Statement in Support of Amos Yee’s Application for Asylum in The US
I sent this statement to Amos’s mother and lawyer to support his application for asylum in the US:
Singapore teenager Amos Yee will shortly appear in court in America to begin the process of seeking asylum. As the leader of one of Singapore’s small opposition parties, as an advocate and as a father, I urge the United States of America to consider his application favourably. If practical, I hope the process can be expedited due to the time that Amos has already spent incarcerated as a child, in his home country.
I am writing this because it is important to understand the true nature of the persecution that Amos Yee faces and would face if returned to his home country and to understand what has led him to seek asylum in the US.
The government of Singapore began persecuting and harassing Amos Yee when he was sixteen years old and therefore a child. Children are afforded particular rights under Article 13 of the UN Convention on the Rights of the Child (UNCRC)to which Singapore has acceded as well as under the fundamental principles of the UNCRC that recognises children as needing special protection and specifies that they should only be detained “as a measure of last resort”.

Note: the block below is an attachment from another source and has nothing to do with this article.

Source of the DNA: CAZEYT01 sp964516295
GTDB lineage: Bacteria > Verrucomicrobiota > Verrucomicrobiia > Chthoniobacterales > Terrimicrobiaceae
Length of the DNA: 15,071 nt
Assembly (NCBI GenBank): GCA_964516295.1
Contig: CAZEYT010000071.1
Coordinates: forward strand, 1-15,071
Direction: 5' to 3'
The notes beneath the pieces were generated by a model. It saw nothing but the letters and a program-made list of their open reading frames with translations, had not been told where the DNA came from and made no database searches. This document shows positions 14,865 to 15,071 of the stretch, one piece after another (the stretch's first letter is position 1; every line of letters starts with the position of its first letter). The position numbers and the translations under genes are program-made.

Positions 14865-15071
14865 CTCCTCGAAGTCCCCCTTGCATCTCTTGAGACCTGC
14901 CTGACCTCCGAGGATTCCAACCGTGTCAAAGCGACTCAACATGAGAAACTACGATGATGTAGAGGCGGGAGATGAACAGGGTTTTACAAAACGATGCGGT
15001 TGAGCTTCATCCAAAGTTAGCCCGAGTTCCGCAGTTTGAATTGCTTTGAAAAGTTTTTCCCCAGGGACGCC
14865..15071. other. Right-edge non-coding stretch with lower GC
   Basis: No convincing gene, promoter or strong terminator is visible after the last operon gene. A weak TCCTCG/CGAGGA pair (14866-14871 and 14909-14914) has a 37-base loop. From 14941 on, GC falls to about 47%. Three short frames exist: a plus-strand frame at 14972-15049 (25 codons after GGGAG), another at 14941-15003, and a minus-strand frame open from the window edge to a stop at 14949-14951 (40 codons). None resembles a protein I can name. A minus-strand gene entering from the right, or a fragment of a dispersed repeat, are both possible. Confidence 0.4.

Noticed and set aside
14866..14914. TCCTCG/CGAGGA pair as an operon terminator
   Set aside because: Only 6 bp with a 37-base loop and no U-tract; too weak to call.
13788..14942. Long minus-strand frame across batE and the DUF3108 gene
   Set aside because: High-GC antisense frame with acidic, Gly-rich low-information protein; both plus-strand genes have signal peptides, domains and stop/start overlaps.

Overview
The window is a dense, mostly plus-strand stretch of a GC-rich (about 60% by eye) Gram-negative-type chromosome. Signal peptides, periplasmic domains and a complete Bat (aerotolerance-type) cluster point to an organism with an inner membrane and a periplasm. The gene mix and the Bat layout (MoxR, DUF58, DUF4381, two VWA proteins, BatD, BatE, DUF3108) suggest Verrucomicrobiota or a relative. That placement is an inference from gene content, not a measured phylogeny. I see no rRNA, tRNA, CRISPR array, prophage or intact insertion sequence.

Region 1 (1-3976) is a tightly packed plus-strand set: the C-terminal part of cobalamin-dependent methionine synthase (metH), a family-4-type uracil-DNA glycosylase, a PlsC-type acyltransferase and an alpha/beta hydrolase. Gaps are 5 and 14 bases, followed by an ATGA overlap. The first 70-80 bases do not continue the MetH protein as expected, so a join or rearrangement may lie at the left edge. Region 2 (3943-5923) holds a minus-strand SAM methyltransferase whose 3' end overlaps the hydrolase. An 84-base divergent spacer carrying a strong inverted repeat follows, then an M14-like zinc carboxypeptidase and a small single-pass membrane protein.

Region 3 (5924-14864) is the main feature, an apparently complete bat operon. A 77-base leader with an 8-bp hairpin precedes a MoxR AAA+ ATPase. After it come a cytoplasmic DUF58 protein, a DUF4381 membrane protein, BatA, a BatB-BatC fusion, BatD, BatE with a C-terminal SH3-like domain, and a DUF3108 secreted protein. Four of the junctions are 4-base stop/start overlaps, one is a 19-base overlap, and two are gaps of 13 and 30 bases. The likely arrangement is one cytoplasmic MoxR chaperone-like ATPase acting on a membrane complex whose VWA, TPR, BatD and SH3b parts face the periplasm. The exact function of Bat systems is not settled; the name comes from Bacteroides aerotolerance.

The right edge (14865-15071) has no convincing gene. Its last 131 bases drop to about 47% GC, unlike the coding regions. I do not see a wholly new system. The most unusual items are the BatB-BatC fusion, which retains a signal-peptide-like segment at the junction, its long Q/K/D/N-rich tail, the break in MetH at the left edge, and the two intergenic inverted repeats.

What was the nature of Amos Yee’s crime? Was he a dangerous criminal or a violent thug or was there an imminent fear that he was radicalised and would commit a terrorist act? No. His “crime” was to load a video onto his blog that criticised and mocked the recently deceased former strong man of Singapore, Lee Kuan Yew. His mistake was to do this within days of the funeral when the nation was engaged in outpourings of grief and the Government was using the state media monopoly to create a hagiography. In law one cannot defame a dead person. Therefore Amos was prosecuted for wounding religious feelings and for obscenity after uploading a crude line drawing of Mrs Thatcher and LKY seemingly engaged in a wheelbarrow race.
The persecution of Amos Yee violates many of his rights. His rights to freedom of expression, his rights as a child, the universally held right to no detention without trial. There is no robust tradition of pro-bono legal aid in Singapore and no state provision of a lawyer if you cannot afford your own. The only exception is in death penalty cases. Amos negotiated most of his second round of charges with no legal counsel whatsoever.